Chef-crafted rich brownies with caramel – easy caramel!

It’s the holidays, go for it! Which is to say, bake a batch of Ree Drummond’s Caramel Brownies, featured on a recent show. Maybe the best brownie I’ve ever had.

What makes the caramel so easy? It’s actually rich dulce de leche . . . out of a jar. And the brownie itself checks in with its own decadence thanks to butter, chocolate and cocoa, and extra vanilla. So good as is, could even skip the caramel and just use the powdered sugar.

Want the best dulce de leche for this recipe or another recipe or atop ice cream or just on a spoon??? Click below to see the ones with top ratings on Amazon.

Recipe    Ree’s cookbooks    Ree’s show videos    Best Dulce de Leche 


Well this makes it a Well Done/My Recipes trifecta

One more from the same twin sources cited in two Tidbits above, elevated to Tip section status. Why? You may or may not be making hard cooked eggs and ham this holiday season, but chances are pretty good you will be making gravy.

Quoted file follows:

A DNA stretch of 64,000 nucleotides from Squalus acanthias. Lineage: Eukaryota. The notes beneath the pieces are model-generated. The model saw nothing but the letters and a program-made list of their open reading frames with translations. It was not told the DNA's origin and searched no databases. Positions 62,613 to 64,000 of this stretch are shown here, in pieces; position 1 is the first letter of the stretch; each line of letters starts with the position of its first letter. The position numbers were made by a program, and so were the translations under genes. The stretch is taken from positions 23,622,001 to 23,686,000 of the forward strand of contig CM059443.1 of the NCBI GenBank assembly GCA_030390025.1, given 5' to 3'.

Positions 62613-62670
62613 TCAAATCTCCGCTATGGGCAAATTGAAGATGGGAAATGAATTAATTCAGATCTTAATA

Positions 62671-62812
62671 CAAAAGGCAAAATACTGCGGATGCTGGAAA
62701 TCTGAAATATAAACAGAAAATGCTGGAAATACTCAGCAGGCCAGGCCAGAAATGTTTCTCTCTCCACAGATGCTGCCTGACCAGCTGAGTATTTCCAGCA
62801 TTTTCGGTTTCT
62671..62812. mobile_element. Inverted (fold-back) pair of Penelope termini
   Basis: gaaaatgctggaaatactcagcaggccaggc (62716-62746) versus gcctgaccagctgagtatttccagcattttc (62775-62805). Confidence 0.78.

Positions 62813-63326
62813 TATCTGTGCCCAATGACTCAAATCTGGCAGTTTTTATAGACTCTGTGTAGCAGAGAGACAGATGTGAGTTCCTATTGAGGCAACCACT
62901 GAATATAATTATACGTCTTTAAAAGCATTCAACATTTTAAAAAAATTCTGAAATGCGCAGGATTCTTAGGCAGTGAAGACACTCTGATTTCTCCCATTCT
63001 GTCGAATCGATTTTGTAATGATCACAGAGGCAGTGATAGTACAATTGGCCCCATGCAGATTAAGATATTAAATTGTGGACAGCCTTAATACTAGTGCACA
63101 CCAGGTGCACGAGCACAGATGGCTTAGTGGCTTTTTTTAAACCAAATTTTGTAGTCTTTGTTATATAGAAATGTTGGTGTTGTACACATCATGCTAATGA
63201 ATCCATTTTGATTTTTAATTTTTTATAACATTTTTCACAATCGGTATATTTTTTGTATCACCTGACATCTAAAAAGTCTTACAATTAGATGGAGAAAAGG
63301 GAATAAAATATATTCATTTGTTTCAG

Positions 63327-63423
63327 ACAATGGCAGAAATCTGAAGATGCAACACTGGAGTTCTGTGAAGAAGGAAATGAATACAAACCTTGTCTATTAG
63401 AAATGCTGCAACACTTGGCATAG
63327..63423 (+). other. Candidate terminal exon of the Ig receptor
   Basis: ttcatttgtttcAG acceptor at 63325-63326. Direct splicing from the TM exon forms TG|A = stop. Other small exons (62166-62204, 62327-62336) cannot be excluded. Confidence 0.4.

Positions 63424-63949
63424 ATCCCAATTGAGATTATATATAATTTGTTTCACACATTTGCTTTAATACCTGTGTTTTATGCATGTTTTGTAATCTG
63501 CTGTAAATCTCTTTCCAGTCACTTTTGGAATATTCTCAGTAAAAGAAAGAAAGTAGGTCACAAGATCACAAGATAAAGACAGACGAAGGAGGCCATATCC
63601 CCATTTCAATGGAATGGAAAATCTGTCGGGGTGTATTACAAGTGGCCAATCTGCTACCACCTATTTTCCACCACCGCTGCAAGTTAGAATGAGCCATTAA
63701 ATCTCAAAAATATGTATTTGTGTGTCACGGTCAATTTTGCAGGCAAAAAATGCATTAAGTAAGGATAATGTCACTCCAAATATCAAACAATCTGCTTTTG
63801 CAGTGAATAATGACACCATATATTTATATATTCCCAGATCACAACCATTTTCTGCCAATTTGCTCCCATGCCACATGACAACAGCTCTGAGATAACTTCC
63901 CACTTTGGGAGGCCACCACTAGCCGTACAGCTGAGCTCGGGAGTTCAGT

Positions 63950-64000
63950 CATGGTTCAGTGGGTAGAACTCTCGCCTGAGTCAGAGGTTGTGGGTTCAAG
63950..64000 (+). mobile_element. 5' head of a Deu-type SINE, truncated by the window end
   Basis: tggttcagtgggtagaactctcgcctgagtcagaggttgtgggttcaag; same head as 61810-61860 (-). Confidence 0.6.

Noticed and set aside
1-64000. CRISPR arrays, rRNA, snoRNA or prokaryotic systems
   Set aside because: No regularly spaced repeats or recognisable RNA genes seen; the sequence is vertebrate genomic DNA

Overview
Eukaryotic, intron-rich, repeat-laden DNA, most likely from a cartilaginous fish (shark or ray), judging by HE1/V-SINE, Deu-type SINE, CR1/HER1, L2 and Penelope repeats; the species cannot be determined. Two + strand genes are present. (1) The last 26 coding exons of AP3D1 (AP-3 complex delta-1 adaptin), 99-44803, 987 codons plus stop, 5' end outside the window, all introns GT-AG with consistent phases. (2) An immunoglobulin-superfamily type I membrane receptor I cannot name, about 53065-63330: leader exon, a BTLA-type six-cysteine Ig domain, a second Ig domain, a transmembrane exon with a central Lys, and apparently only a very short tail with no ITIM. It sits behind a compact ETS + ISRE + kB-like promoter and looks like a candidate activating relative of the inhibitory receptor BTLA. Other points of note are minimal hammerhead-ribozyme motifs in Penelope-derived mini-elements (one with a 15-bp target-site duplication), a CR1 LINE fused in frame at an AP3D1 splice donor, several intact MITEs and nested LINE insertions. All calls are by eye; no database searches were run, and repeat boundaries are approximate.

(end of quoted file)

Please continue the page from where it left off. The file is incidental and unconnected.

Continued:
Gravy! Pour it on and so many already good dishes get booted into the culinary ionosphere. To make it extra good, follow these guidelines on when and how to use cornstarch or flour, and really for whenever you want to thicken a sauce.

Good gravy


Please join  me in my kitchen &  parlor

  Well this is nice. A dish I actually made from a recipe can in fact just be put together according to your favorite version – which is to say, really, no recipe needed. What is it? Nachos in a sheet pan, corn corn chips topped with all the usual suspects – maybe some chorizo, tomatoes, onions, garlic, black olives, cilantro and of course cheese{s} – and then, fried eggs. Awesome breakfast or brunch. Pretty too. And here’s another breakfast idea {not the salad shown}.